“Informed decision-making comes from a long tradition of guessing and then blaming others for inadequate results.”
Which would have been a better bet for you in 2012? Investing in the S&P 500 index or randomly picking one of the members of the index on the first trading day of the year and selling it on the last day?
The results for 2012 were surprisingly close.
Before you keep going, pick a side. At the end of this article, I want you to tell me in the comments what side you picked, and what percentage of stocks you thought would beat the average. We’ll see who came closest. No cheating and no after-reading mulligans!
First, I’ll tell you what I thought and my reasoning for why I thought what I did, and then we’ll look at what the numbers actually revealed for 2012.
My general assumptions in any given year are that only about 40% of stocks which comprise the Standard & Poor’s 500 index will outperform the actual S&P 500 average. The reason for this is that you can have stocks which do particularly well pulling up the averages, but a stock can only lose 100% of its value. Granted, the S&P 500 is a value-weighted index, meaning that Apple will have more weight in the index composition than, say, Gilead Pharmaceuticals, so if you had a bunch of the smaller cap stocks performing really well, they might not compensate for one of the giants taking a mighty tumble.
Furthermore, past research shows that, through 2008, 64% of stocks underperformed the Russell 3000 index in their lifetimes. There is some survivorship bias in comparing extant S&P 500 stocks versus lifetime performance in the Russell 3000 index, which is why I skewed the numbers slightly higher.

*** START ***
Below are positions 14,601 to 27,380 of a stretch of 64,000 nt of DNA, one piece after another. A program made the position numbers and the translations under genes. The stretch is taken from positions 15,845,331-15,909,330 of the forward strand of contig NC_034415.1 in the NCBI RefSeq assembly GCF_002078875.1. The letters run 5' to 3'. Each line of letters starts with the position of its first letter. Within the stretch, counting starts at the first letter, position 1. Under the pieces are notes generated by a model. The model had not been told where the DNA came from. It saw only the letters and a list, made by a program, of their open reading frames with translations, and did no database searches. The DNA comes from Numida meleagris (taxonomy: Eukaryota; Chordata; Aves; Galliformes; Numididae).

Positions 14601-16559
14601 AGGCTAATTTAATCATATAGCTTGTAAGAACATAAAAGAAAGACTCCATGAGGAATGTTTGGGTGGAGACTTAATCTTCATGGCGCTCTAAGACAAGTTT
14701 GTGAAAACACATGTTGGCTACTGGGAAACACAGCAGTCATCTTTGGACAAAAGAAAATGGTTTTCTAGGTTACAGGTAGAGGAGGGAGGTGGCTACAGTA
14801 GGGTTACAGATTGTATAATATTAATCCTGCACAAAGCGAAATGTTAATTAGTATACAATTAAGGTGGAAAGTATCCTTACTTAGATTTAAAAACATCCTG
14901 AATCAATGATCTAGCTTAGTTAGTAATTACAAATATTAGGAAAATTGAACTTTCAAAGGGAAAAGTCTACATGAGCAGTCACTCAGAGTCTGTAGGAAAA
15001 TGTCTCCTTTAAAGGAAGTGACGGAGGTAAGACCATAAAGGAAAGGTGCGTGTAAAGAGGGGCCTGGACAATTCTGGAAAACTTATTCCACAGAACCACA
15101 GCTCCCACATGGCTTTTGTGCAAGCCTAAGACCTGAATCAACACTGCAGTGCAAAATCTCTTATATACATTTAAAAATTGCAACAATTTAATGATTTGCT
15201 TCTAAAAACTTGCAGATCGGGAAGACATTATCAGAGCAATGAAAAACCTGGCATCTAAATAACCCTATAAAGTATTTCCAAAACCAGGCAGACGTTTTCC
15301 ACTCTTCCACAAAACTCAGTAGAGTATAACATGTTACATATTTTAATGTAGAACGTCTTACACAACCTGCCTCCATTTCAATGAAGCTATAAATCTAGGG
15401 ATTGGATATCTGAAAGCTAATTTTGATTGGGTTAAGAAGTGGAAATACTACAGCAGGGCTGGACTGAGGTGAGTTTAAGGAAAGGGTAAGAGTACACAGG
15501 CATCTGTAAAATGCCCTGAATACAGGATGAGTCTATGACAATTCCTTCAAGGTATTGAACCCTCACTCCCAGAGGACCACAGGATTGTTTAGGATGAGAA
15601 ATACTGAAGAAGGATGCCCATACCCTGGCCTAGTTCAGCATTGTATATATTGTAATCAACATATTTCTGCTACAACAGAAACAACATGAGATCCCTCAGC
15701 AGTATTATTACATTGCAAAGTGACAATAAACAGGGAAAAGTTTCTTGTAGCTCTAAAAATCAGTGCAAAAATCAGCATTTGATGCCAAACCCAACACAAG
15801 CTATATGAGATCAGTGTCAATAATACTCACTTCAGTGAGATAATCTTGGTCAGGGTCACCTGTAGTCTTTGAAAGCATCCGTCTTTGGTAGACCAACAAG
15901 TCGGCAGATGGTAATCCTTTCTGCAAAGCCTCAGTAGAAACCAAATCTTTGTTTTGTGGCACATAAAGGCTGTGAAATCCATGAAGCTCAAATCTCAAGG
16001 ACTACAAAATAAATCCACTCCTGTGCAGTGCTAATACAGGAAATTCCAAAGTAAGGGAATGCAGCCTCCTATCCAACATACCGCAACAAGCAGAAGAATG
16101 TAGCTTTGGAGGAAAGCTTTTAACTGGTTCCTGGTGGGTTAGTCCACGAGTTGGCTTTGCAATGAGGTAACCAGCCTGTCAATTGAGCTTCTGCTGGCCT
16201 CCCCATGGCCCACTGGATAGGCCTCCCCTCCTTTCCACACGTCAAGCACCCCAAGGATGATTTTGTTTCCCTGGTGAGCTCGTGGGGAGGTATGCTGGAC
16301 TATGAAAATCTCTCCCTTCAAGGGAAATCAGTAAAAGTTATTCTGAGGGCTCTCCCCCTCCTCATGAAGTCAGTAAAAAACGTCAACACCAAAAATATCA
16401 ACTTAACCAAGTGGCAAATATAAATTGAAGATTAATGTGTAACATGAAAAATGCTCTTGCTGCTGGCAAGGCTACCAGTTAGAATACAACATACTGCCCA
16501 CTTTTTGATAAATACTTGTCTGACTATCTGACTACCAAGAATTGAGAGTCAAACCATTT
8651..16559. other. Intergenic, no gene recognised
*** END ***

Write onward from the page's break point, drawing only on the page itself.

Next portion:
How close was I?
The Performance of the S&P 500 Stock Components by the Numbers
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In 2012, the S&P 500 index was up 11.7%.
To compare the performance of the components, I took the 495 stocks which remained in the index throughout all of 2012, eliminating either new entrants or spinoffs. I then looked at the opening prices on January 3, 2012 and the closing prices on December 31, 2012 to see how well each stock performed over the past year. If the performance was better than the 11.7% average, then it was a winner. If not, it was a loser.
But first, I also looked at the number of negatively performing stocks (e.g. those which were down on the year) compared to the number of positively performing stocks. If all you care about is return of capital rather than return on capital, then this number is for you. I hope nobody falls into that category if they’re investing in equities, by the way. Of the 495 stocks which were in the S&P 500 index from the beginning of January through the end of December 2012, 373 of them, or 75.4%, ended the year up and 122, or 24.6%, were down on the year.
In total, 227 stocks outperformed the average, or 45.86% of the components exceeded the 11.7% gain in 2012.
If you picked a winning stock, you had a pretty decent chance of picking one that did REALLY well.
This chart shows the distribution of stocks that fell within performance bands. 18 stocks has losses of 23.4% or worse, while 145 stocks had gains between 0% and 11.7%. 62 stocks gained more than 35% in 2012.
Let’s look at the David Letterman Top 10 and the Bob Uecker Bottom 10 stocks for 2012.
The Top 10
The Bottom 10
I admit, I was surprised by these findings. I expected a coin flip to be a clear winner, not a 54-46 winner. There were presidential elections which weren’t as close as this.
Still, even in what was a good year for individual stocks as compared to their indices, you STILL would have been better just sticking with the index. In fact, if the performance of the stocks mirrored 2012, you’d only need 6 years of choosing stocks with a dart before you had a less than 1% chance of beating the market.
Those aren’t the types of odds which I want to play with. Add that in with fund managers who charge load fees or assets under management fees, and you’re playing with fire with your investments – namely, the fire that will burn your money and leave you with nothing but ashes and tears.
How close were you in your guess? Does this information make you feel better about picking individual stocks, or does it make you think again? Tell us about it in the comments below!
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